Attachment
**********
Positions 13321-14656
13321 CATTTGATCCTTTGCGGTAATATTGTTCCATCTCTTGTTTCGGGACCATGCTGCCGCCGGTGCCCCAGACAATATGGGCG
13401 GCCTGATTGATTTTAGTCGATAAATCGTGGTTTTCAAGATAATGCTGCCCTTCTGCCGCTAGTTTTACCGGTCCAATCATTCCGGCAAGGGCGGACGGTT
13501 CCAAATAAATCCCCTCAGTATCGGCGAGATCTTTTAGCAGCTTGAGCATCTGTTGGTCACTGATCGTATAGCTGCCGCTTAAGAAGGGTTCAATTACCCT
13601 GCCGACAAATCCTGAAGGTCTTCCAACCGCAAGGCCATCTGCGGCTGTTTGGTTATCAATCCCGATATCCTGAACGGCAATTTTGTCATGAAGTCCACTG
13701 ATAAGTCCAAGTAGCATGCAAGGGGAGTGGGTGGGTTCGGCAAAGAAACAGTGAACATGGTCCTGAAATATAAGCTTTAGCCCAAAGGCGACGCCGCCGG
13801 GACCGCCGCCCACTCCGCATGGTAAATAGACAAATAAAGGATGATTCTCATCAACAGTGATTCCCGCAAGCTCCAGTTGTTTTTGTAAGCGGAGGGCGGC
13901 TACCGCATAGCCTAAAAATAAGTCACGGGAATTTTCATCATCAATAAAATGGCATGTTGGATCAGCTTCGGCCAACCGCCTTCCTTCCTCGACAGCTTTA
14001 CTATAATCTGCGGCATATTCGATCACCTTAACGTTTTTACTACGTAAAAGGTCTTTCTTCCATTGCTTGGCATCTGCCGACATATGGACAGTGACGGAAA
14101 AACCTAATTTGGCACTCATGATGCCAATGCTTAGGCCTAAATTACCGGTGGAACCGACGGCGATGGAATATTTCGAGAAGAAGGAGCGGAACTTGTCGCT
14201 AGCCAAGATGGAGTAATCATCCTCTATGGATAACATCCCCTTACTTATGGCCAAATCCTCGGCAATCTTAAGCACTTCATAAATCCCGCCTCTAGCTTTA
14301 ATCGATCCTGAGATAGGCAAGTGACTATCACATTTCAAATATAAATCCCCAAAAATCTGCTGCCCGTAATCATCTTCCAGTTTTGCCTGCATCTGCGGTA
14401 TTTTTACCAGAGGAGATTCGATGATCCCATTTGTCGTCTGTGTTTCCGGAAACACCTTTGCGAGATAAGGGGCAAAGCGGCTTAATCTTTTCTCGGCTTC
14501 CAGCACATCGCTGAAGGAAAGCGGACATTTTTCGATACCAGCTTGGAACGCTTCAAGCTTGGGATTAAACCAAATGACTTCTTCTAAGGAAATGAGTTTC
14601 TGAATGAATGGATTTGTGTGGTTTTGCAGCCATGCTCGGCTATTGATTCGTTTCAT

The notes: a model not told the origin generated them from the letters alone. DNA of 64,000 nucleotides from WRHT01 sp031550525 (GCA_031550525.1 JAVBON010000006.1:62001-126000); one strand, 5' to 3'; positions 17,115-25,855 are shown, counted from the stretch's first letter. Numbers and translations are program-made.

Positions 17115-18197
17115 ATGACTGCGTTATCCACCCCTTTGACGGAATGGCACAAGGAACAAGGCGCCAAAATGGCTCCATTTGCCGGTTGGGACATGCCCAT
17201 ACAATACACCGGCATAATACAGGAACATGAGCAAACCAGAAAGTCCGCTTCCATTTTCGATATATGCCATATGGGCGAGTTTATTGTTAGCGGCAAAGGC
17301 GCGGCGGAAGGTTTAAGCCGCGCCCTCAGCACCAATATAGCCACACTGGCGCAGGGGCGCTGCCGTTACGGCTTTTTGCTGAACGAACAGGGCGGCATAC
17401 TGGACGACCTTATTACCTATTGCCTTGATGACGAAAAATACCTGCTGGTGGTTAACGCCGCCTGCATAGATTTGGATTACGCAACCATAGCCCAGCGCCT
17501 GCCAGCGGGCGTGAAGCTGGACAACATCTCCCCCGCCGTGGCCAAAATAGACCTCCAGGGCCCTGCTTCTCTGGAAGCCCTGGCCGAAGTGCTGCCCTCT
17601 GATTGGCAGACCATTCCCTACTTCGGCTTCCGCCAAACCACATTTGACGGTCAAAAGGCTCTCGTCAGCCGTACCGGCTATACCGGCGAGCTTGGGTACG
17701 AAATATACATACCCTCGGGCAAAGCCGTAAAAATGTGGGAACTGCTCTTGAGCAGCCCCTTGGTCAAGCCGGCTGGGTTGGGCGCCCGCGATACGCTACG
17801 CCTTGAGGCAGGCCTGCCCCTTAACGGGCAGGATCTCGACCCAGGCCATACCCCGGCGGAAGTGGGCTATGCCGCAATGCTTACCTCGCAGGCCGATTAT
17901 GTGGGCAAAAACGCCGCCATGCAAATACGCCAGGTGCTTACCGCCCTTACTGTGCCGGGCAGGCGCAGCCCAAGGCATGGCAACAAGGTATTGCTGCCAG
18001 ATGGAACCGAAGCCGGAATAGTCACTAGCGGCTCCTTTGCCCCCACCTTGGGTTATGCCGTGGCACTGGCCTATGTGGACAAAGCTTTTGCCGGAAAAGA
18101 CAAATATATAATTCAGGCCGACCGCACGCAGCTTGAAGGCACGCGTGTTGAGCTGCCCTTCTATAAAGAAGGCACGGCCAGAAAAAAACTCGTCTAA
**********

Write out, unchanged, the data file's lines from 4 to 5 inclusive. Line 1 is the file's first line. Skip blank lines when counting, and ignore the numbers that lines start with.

13501 CCAAATAAATCCCCTCAGTATCGGCGAGATCTTTTAGCAGCTTGAGCATCTGTTGGTCACTGATCGTATAGCTGCCGCTTAAGAAGGGTTCAATTACCCT
13601 GCCGACAAATCCTGAAGGTCTTCCAACCGCAAGGCCATCTGCGGCTGTTTGGTTATCAATCCCGATATCCTGAACGGCAATTTTGTCATGAAGTCCACTG